Seized Explosives and other stuffs in a Naxal Camp by forces in Odisha/ Image source: New Indian Express

 State responses, then and now

The first State response to Naxals in India was made by the United Front Government of West Bengal in 1967 to handle the first phase of the Naxalite movement, which the People’s Daily characterised as ‘spring thunder’. Hare Krishna Konar, the then Revenue Minister of UF government was of the view that so long there was dissatisfaction among the peasantry, militants could operate freely. He proposed the policy to wean away from the angry peasantry from militancy by a massive programme of vesting of a ceiling–surplus land of the big Zamindars and landowners. This programme resulted in good results and when the peasantry found that the large areas of land would be distributed amongst them, their loyalty shifted from the Naxalite militants to the normal political process. By its effects, the Naxalite movement disappeared in the state in the early 1970s.

The recent ferocity and the extent of attacks have reached such proportions as to invite the serious concern and involvement of the Central as well as the State governments. It compelled the Government of India to decide on 22 June 2009 to include ‘CPI (Maoist)’ in the Scheduled of an organisation banned under the Unlawful Activities (Prevention) Act, keeping in mind the growing unlawful activities by the group. The party is regarded by some as a left-wing extremist entity and a terrorist outfit and several of their members have been arrested by the Indian government under the Prevention of Terrorism Act (POTA). The group is officially banned by the State Governments of Orissa, Chhattisgarh and Andhra Pradesh, among others. In addition, funds are given to the States under the Police Modernisation Scheme to modernise their police forces in terms of modern weaponry, latest communication equipment, mobility and other infrastructure. The Naxal affected States have also been asked to identify vulnerable police stations and outposts in the Naxal areas and take up their fortification under the Scheme. Several new developmental schemes have been launched during the 11th Plan period in the Naxal – affected states.

The Government of India has realised the fact that unlike other extremist movements, Naxal activities find it easy to garner mass support as they ideologically seek to render justice to socially backward classes. Blatant use of force and banning the outfit in past has evidently proved to be ineffective in tackling the spread of Naxal menace. If Naxals are to be dissociated from the rural support base, the Government must come up with plans to bolster socio-economic activity in Naxal–infested areas which, in turn, can act as a means to upgrade the standard of living of the poor population. The Indian administration can not escape its due share in the failure of tackling the Naxalite violence. On the other for the Maoists’ creating terror and undertaking violence is easy but to have a place in the heart and soul of the citizenry is difficult one to achieve. What Maoists are doing is just anarchism against democracy.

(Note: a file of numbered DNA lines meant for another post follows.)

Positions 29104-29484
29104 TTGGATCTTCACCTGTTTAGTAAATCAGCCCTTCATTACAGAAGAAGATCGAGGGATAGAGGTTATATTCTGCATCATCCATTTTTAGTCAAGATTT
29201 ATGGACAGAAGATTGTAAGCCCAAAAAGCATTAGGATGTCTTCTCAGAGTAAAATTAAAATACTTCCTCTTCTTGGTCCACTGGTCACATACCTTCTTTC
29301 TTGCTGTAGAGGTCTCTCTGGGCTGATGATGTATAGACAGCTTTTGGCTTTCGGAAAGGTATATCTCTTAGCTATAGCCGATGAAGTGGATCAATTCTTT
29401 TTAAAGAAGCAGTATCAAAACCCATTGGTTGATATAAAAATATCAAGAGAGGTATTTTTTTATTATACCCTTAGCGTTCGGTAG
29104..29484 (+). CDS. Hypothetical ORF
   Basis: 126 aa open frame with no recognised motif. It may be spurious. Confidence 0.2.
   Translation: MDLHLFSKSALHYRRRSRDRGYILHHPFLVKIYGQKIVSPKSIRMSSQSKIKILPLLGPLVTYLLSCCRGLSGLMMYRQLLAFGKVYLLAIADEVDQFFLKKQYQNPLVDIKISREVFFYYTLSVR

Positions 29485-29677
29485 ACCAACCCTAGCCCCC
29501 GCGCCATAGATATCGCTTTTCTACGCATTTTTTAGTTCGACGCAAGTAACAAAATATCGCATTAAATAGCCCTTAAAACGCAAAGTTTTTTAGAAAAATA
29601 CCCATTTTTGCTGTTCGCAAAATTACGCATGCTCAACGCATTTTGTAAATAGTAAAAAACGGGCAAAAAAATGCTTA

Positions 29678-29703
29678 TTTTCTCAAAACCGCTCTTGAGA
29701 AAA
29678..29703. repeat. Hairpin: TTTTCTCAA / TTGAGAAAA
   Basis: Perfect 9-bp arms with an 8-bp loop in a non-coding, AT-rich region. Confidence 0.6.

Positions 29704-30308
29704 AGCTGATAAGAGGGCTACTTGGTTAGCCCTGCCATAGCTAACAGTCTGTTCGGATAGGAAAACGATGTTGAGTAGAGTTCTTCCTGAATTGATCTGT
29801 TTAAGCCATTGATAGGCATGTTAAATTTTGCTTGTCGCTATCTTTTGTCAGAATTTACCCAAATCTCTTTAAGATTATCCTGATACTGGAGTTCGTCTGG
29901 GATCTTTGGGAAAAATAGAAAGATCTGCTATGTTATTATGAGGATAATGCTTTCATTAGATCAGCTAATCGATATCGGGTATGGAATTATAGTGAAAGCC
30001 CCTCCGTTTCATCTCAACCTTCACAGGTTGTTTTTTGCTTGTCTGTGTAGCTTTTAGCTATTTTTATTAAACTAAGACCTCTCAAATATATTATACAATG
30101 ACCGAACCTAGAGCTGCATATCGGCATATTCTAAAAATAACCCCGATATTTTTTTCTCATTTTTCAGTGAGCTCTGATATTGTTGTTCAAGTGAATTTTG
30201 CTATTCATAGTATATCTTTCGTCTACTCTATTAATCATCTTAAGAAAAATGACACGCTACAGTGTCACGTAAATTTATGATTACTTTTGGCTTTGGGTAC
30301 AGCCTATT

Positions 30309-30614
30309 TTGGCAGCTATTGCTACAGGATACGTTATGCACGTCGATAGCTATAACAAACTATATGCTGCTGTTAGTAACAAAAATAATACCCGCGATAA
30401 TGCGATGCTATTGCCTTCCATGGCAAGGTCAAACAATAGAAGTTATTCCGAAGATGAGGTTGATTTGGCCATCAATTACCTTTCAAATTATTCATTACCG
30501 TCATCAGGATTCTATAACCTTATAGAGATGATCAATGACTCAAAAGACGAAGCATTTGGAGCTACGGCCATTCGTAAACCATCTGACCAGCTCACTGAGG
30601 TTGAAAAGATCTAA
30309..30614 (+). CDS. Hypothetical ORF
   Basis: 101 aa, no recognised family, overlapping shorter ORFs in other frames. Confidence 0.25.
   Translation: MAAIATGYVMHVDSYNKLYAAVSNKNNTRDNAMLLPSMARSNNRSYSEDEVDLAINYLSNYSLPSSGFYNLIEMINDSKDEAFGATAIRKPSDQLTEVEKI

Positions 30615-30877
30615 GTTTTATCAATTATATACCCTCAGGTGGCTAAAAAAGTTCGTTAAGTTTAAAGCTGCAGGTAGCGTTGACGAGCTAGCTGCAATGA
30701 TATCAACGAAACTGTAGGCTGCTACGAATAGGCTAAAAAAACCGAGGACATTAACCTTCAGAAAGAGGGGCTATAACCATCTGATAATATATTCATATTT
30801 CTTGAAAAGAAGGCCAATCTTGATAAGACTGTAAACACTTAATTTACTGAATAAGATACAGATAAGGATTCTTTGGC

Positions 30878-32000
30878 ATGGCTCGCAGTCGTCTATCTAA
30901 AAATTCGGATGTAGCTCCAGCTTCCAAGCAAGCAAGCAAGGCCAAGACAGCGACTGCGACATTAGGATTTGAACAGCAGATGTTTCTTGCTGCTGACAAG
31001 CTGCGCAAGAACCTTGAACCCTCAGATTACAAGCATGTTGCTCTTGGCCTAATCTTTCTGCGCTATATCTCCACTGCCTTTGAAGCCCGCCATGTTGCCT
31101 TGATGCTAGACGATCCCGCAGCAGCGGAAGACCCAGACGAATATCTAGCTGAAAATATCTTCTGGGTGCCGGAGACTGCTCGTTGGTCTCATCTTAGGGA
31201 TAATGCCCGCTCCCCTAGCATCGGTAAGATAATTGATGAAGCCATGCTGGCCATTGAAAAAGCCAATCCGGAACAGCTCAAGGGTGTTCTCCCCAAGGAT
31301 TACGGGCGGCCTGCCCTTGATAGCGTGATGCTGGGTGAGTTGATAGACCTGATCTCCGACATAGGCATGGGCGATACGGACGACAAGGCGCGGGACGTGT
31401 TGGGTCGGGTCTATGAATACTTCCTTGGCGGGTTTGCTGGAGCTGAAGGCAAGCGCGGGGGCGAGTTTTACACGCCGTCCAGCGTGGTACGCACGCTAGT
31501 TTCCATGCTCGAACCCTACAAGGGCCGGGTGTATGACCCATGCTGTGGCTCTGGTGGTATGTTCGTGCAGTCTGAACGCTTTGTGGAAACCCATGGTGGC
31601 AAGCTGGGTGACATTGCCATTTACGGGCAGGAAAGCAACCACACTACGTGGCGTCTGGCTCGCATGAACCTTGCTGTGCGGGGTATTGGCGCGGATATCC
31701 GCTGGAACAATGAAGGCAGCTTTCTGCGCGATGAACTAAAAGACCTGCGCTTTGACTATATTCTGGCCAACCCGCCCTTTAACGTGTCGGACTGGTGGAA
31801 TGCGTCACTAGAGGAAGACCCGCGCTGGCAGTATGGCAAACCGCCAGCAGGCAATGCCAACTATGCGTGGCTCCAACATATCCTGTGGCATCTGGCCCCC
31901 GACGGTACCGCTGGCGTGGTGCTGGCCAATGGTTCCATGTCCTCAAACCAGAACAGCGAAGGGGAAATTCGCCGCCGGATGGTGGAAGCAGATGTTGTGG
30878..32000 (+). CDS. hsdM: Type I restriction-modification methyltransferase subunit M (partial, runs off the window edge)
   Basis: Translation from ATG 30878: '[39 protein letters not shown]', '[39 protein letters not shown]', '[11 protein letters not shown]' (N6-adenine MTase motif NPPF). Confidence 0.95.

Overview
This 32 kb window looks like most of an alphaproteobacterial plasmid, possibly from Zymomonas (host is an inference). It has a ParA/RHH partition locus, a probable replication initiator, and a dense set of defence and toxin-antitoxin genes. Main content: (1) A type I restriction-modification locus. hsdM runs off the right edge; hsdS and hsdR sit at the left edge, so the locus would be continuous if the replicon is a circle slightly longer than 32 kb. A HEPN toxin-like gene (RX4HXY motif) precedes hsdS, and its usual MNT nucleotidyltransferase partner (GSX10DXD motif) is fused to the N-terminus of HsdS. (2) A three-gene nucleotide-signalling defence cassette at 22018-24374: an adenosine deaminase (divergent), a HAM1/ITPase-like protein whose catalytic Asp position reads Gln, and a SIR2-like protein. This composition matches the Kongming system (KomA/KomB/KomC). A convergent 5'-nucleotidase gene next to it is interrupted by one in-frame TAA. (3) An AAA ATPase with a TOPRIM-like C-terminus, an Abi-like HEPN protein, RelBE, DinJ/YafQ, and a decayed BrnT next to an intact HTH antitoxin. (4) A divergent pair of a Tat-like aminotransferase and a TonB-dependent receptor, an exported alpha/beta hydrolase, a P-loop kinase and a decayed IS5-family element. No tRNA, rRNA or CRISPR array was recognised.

The views and opinions expressed in this article are those of the author and do not necessarily reflect the views of The Kootneeti Team

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Dr Rajkumar Singh

Dr Rajkumar Singh is University Professor for the last 20 years and presently Head of the P.G. Department of Political Science, B.N.Mandal University, West Campus, P.G. Centre, Saharsa (Bihar), India. In addition to 17 books published so far, there are over 250 articles to his credit out of which above 100 are from 30 foreign countries. His recent published books include Transformation of modern Pak Society-Foundation, Militarisation, Islamisation and Terrorism (Germany, 2017), and New Surroundings of Pak Nuclear Bomb (Mauritius, 2018). He is an authority on Indian Politics and its relations with foreign countries. He can be reached at rajkumarsinghpg@yahoo.com